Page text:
The Wisconsin Film Festival is presented by the UW-Madison Division of the Arts in association with the Department of Communication Arts from Thursday, April 4-Thursday, April 11. This is the largest university-produced film festival in the nation at UW-MAdison campus and AMC Madison 6.
The program will consist of 153 various films that will be featured at different venues: UW Cinematheque, the Chazen Museum of Art, Shannon Hall in Memorial Union, the Marquee in Union South, and AMC Madison 6 at Hilldale. Explore the schedule and buy any last-minute tickets at 2019.wifilmfest.org.
Wisconsin Film Festival is known for its diverse film offerings such as American independent, international cinema, documentaries, experimental and avant-garde, restored classions, the Wisconsin’s Own Competition — selections of featuring WI filmmakers, themes or settings — and Children’s Cinema: Big Screens, Little Folks.
I encourage all to check out the showings and see what you catches your eye. If you need to relax, hang with friends or have a date night, this festival is perfect to explore what they have to offer.
Here are just a few of the films confirmed to be included:
“Knock Down the House” - A documentary detailing Alexandria Ocasio-Cortez’s amazing rise from a working class bartender to Congresswoman. Director Rachel Lears showcases her on the start of her grassroots primary campaign journey while also complementing it with three other progressive women running Democratic primary challenges across the country. This film won the coveted FEstival Favorite Award after it premiered at the Sundance Film Festival in January.
“Woman at War” - Benedikt Erlingsson’s Icelandic comedy focusing on a woman combating climate change with a bow and arrow. Dubbed “Mountain Woman,” the protagonist Halla strives to save the world with absurd comedy and thrill rides. This screening will take place at Wisconsin Union Theater and will include presentations to the local filmmakers who have won this year’s Golden Badger Awards.
“Good Morning” - Directed by Yasujior Ozu, who is known for his family dramas “Tokyo Story,” this film is a pleasant satire between two children and their weary parents. It will be shown in 35mm print and will feature a post-show discussion led by UW-Madison alumni and “Ralph Breaks The Internet” writer/director Phil Johnston with UW professor David Bordwell.
“Long Day’s Journey Into Night” - This film explores 3D as a way to present this arthouse neo-noir at UW-Cinematheque that will be on a 55mm single tracking shot. It begins in 2D but transitions into a single, unbroken 3D shot that draws the audience into the protagonist’s dream-state and explore the surrealism of the soul.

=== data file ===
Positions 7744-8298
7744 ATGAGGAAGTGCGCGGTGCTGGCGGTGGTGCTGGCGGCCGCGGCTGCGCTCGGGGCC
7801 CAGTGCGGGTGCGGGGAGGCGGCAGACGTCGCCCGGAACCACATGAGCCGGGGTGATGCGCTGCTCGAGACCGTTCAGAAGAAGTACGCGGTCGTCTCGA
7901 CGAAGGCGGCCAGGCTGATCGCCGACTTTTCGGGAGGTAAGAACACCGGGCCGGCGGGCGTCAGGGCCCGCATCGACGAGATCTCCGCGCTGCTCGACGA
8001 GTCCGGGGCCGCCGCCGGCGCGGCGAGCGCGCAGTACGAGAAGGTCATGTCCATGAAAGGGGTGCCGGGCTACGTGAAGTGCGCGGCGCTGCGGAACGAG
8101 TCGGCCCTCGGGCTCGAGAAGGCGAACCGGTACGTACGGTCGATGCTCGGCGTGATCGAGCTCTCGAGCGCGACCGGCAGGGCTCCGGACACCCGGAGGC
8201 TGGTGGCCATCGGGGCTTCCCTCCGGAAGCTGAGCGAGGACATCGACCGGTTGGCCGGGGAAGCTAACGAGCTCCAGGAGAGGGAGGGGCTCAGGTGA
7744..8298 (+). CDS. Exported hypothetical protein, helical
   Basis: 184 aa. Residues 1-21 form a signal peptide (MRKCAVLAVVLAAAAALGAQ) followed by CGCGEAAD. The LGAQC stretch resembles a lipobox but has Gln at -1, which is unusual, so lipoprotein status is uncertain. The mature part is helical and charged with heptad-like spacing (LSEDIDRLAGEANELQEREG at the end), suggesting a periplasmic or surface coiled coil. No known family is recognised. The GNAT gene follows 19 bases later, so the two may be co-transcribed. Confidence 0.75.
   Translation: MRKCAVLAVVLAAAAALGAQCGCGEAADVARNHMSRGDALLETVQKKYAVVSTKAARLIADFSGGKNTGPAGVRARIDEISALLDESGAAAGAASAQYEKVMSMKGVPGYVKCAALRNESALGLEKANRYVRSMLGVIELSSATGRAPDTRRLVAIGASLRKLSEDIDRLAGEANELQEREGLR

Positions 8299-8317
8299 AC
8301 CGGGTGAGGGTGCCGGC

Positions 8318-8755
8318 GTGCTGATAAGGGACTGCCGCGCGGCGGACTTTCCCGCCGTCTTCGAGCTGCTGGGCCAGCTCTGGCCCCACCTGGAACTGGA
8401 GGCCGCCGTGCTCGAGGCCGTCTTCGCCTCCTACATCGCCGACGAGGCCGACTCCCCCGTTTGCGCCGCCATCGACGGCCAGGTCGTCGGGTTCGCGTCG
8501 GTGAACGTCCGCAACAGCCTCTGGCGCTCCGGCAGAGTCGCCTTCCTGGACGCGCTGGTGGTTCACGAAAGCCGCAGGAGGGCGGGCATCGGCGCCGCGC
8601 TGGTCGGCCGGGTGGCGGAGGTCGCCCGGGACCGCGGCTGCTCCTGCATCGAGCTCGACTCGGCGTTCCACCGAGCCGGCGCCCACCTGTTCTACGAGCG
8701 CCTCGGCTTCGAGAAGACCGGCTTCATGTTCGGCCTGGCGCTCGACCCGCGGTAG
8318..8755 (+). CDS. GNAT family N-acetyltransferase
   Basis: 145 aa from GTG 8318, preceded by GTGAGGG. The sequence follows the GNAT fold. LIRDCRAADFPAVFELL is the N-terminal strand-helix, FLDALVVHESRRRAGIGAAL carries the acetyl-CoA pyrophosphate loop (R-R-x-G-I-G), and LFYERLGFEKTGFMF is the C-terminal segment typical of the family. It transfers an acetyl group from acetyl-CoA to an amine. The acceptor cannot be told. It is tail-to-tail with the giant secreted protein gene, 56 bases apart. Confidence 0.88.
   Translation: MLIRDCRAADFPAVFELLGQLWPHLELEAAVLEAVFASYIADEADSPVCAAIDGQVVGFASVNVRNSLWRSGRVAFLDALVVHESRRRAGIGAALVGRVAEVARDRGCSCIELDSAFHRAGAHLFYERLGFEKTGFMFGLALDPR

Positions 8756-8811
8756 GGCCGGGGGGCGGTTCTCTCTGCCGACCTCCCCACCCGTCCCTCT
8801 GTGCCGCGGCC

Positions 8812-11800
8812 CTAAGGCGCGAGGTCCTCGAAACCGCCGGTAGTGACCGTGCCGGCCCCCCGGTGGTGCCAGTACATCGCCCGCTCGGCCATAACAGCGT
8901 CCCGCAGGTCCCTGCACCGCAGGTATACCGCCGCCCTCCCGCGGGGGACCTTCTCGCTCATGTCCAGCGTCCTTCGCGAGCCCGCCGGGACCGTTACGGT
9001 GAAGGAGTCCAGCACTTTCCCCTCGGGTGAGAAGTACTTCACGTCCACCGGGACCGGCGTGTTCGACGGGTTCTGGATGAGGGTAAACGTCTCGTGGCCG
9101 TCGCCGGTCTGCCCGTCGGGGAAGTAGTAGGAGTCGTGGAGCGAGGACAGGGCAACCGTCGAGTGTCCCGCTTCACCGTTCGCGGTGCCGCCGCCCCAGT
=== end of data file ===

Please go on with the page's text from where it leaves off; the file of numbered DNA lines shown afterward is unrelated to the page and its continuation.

“Rafiki” - Wanuri Kahiu’s film received much controversy in their home country, Kenya, for a positive representation of a same-sex romance yet was the country’s first entry in the Cannes Film Festival. Through expressive cinematography, vivid settings and costumes, the relationship between Ziki and Kena are portrayed with a sweet balance of realism and hope.
“Hail Satan?” - Penny Lane’s hilarious documentary explores the Church of Satan and these so-called devil worshippers. Instead, they’re a righteous cult devoted to exposing the crossbreeding between state and church. They use crazy stunts and expressive performance art to grab headlines by revealing the hypocrisies.
“Light From Light” - Paul Harrill’s indie drama stars a single mother Sheila (Marin Ireland) who moonlights as a paranormal investigator despite being a skeptic. It distances itself from a horror movie by focusing on the natural acting and authentic relationships between people.
“Between the Lines” - This restored classic 1977 film directed by Joan Micklin features John Hear, Lindsay Crouse and Jeff Goldblum at the early start of their careers. It centers around the fictional Boston weekly, The Back Bay Mainline, as a tribute to the counterculture alternative weeklies that came about in the 1960s and their financial struggles to contend with changes after being bought by a major publishing company.
“Los Reyes” - A spanish documentary revolves around two stray dogs who take up residence in a Santiago skate park. This inseparable love due explore the area, play with bottles or lay around in the sun. It’s a true immersion into the subjects’ lives, giving us alternative perspective.
“Toni Morrison: The Pieces I Am” - A deeply reverent documentary revolves around one of America’s greatest writers — directed by Timothy Greenfield-Sanders — granting us a rare experience of Morrison telling her own story. The 87-year old Nobel laureate reflects on her trailblazing career and touches on the African-American experience that is completely absent from the literary canon. Not only is everyone graced by Morrison’s interviews, but Oprah Winfrey, Angela Davis, Hilton Als and Fran Lebowitz expanded further on the cultural impact of her work and individual life.